GERMANY IS DIVIDED ABOUT THE TRANSITION TO ELECTRIC VEHICLES
The German auto industry has been through quite a scandal surrounding dieselgate. But that's not stopping some from clinging to diesel. The Verge reports, "Germany is divided about the future of its most important industry: while some automakers pursue electric vehicles, a noisy group of diesel-energy enthusiasts are expressing their frustration through protests. These have gone on every weekend so far this year."
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Above: As EVs grow in popularity, Diesel still has a fervent group of supporters in Germany (Image: Buy a Car)
At a rally in Munich, a man earned applause from the crowd for calling electric vehicles “hazardous waste.” As it turns out, earlier this year, "The first protest took place in Stuttgart... since then, hundreds of protesters wearing yellow vests have gathered each weekend to rally against court-mandated driving bans for older diesel cars. The bans were put in place in response to excessive air pollution."
“The diesel is only the beginning,” Michael Haberland, who organized the protest in Munich, tells The Verge. “The gasoline engine is next.” Haberland is president of Mobil in Deutschland, a motor club. He's not too happy about European emission limits for air pollution. “Are we all supposed to drive electric vehicles now?” he asks. “They just don’t work. The diesel engine, on the other hand, has been a success story for more than 125 years.”
Above: Tailpipe emissions (Medium: Carpathy)
While there has been some encouraging rhetoric from German automakers about investing in an electric vehicle future, Jörg Wellnitz, a professor at Technische Hochschule Ingolstadt, a technical college in Audi’s hometown, tells The Verge, “These are just statements to relieve political pressure...The investments are completely pointless.”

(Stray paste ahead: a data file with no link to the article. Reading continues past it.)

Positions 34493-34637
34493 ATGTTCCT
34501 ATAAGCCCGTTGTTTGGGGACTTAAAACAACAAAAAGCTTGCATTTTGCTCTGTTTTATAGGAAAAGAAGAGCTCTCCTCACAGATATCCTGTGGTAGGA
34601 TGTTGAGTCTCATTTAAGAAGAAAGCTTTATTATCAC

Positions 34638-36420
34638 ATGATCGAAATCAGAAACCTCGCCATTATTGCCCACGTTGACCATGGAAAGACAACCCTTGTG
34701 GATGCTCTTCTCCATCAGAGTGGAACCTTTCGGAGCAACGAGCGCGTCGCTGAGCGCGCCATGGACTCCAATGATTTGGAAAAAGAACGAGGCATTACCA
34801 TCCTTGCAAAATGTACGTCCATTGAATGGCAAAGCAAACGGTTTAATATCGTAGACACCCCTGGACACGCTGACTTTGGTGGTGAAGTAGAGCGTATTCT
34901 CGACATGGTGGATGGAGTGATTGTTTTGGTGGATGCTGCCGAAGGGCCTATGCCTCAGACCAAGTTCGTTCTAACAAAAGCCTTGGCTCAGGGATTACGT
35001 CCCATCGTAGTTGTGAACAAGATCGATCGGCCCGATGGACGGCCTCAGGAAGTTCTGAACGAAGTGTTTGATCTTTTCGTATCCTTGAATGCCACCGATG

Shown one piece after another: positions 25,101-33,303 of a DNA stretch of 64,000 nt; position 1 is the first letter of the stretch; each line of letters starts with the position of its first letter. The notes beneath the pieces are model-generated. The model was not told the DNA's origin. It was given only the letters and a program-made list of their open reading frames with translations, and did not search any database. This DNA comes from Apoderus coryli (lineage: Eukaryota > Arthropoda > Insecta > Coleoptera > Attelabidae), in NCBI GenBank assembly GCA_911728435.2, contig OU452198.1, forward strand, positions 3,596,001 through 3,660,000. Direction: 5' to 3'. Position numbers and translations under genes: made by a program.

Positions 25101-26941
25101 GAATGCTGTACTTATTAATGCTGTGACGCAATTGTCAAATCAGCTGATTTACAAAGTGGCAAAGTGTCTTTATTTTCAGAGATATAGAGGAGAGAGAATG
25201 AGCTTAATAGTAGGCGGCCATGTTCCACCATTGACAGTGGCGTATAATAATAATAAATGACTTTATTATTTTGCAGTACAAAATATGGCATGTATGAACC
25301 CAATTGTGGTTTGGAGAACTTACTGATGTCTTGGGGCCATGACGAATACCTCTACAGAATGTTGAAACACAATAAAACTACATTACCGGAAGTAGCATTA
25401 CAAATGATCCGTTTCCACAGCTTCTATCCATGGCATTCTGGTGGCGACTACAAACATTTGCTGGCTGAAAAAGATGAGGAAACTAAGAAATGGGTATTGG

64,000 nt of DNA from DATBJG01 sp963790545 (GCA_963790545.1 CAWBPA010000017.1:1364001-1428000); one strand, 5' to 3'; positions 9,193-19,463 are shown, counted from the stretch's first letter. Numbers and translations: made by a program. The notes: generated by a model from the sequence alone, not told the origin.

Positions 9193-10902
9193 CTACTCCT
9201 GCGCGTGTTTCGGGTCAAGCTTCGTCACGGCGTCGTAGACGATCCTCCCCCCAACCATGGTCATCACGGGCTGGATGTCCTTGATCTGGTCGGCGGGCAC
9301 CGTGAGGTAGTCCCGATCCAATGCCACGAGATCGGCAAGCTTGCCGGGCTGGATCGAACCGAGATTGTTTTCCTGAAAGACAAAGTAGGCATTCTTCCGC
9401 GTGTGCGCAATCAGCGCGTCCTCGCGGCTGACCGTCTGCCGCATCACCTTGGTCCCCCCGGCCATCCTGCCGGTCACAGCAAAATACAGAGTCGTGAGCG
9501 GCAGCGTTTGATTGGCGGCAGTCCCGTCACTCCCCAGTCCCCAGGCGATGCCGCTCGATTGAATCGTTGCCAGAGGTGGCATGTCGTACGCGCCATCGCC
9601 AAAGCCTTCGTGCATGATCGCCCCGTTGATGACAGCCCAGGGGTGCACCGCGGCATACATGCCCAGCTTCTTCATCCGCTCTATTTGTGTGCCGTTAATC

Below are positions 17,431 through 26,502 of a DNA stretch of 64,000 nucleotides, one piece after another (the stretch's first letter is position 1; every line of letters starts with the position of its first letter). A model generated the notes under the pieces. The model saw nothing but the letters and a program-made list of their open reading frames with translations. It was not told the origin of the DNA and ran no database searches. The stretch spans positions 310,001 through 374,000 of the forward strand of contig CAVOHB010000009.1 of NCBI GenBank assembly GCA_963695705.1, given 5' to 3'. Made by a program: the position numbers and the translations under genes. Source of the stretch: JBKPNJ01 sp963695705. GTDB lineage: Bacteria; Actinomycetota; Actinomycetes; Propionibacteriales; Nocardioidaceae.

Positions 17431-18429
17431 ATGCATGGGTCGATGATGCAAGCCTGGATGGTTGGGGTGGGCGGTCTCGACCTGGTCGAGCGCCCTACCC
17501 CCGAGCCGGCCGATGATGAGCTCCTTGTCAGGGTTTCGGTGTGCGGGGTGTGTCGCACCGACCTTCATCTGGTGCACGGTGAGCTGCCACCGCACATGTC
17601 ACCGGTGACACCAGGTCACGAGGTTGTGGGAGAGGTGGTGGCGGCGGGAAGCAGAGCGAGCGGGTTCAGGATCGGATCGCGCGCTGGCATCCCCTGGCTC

A quick switch to electric vehicles would be “the suicide of the German car industry,” Wellnitz says. Recent statements from Wellnitz went viral when a local newspaper published an interview with him. He thinks electric cars are too expensive and the battery's raw materials are too difficult to obtain. He also says the charging infrastructure's inadequate and the grid to charge them is too dirty.
Above: Others like German energy economist Claudia Kemfert aren't buying the standard arguments from fossil fuel supporters (Youtube: DW News)
On the other hand, Germany's “car pope,” Ferdinand Dudenhöffer, professor of automotive economics at the University of Duisburg-Essen, completely disagrees. Perhaps some, like Wellnitz, remain stuck in a diesel-fueled daze. “They’re nostalgic,” Dudenhöffer tells The Verge. “Some have built their entire careers on combustion engines. Of course they will tell you that electric cars are bad. A postman doesn’t like emails, either.”
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